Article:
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Mandatory vs voluntary exercise on non-financial reporting: does a normative/coercive isomorphism facilitate an increase in quality?

Mandatory vs voluntary exercise on non-financial reporting: does a normative/coercive isomorphism... This paper aims at investigating the quality of non-financial reporting (NFR) in light of Directive no. 2014/95/EU. Specifically, it focuses on the quality of NFR in Italian companies, as required by Legislative Decree no. 254/2016.Design/methodology/approachThe method used to develop the analysis is mainly qualitative. A content analysis of 184 non-financial reports (NFRs) was conducted on a sample of 92 companies that have been previously involved in the process of NFR on a voluntary basis. Then, a longitudinal analysis was carried out to assess the quality of the NFR conducted from a voluntary to a mandatory basis.FindingsThis study shows that the quality of NFR does not increase when moving from a voluntary to a mandatory basis, especially for 25% of the companies that publish supplementary sustainability reports and/or plans. This result demonstrates that preparers may perceive mandatory NFR as a comprehensive best practice to adequately report their social, economic and environmental performance.Originality/valueThe contribution of this research is threefold. Firstly, it contributes to the social and environmental accounting literature that focuses on NFR quality assessment. Secondly, it contributes to the literature that emphasizes the role of mimetic, coercive and normative isomorphism mechanisms on accounting systems and reporting practices. Thirdly, it contributes to the research gaps for academics highlighted by previous literature on mandatory corporate reporting as a consequence of normative requirements and on the relationship between regulation and mimetic, coercive and normative isomorphic mechanisms within organizations. http://www.deepdyve.com/assets/images/DeepDyve-Logo-lg.png Meditari Accountancy Research Emerald Publishing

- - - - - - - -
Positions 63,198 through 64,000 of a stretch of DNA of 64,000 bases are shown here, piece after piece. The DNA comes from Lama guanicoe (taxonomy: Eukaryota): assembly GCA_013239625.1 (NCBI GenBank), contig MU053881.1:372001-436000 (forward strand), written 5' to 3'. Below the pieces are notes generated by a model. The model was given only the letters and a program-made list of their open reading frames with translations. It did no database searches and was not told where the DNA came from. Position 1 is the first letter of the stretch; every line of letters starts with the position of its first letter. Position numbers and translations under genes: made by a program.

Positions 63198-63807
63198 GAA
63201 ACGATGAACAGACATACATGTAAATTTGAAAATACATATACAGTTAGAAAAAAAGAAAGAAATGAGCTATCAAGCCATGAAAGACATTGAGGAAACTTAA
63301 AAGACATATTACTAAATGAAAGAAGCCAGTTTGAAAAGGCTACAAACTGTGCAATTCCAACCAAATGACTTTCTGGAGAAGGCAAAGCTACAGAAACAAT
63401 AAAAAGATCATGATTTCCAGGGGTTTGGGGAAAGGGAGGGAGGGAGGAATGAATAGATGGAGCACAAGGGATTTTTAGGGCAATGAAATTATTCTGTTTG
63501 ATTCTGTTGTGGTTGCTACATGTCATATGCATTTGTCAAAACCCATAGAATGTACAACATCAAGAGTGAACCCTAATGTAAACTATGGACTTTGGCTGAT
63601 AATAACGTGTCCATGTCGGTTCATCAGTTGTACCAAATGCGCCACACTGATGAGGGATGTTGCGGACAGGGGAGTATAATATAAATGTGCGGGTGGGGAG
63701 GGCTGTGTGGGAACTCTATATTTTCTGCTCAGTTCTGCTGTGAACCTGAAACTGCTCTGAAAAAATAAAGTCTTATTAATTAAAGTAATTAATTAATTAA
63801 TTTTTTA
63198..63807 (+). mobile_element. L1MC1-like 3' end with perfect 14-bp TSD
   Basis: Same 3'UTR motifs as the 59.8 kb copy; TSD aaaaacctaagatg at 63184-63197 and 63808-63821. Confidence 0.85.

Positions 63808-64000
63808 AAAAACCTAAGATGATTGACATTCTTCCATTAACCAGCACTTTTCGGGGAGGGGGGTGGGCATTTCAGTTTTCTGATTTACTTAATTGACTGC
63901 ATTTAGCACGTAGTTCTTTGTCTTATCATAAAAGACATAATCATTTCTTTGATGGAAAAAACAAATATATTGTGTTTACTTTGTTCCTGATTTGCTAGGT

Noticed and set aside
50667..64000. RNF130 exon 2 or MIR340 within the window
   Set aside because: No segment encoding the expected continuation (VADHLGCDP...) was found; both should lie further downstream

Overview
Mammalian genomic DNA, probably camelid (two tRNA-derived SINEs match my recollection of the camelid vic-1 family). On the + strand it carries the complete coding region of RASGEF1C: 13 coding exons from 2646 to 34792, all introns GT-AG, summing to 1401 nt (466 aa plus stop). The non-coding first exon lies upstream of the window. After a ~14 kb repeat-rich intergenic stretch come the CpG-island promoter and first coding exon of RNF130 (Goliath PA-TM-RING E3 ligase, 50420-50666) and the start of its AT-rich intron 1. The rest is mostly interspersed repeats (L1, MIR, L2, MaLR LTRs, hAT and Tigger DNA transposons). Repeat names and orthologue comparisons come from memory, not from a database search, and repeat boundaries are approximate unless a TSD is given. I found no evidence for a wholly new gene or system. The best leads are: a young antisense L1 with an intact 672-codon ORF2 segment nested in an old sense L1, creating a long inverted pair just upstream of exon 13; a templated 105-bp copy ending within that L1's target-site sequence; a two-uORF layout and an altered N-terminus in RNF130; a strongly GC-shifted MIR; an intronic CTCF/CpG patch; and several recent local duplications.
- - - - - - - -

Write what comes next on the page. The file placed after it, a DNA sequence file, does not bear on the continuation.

Mandatory vs voluntary exercise on non-financial reporting: does a normative/coercive isomorphism facilitate an increase in quality?

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Publisher
Emerald Publishing
Copyright
© Emerald Publishing Limited
ISSN
2049-372X
DOI
10.1108/medar-08-2019-0540
Publisher site
See Article on Publisher Site

Abstract

This paper aims at investigating the quality of non-financial reporting (NFR) in light of Directive no. 2014/95/EU. Specifically, it focuses on the quality of NFR in Italian companies, as required by Legislative Decree no. 254/2016.Design/methodology/approachThe method used to develop the analysis is mainly qualitative. A content analysis of 184 non-financial reports (NFRs) was conducted on a sample of 92 companies that have been previously involved in the process of NFR on a voluntary basis. Then, a longitudinal analysis was carried out to assess the quality of the NFR conducted from a voluntary to a mandatory basis.FindingsThis study shows that the quality of NFR does not increase when moving from a voluntary to a mandatory basis, especially for 25% of the companies that publish supplementary sustainability reports and/or plans. This result demonstrates that preparers may perceive mandatory NFR as a comprehensive best practice to adequately report their social, economic and environmental performance.Originality/valueThe contribution of this research is threefold. Firstly, it contributes to the social and environmental accounting literature that focuses on NFR quality assessment. Secondly, it contributes to the literature that emphasizes the role of mimetic, coercive and normative isomorphism mechanisms on accounting systems and reporting practices. Thirdly, it contributes to the research gaps for academics highlighted by previous literature on mandatory corporate reporting as a consequence of normative requirements and on the relationship between regulation and mimetic, coercive and normative isomorphic mechanisms within organizations.

Journal

Meditari Accountancy ResearchEmerald Publishing

Published: Jun 23, 2021

Keywords: Corporate reporting; Social and environmental accounting; Institutional isomorphism; Non-financial report

References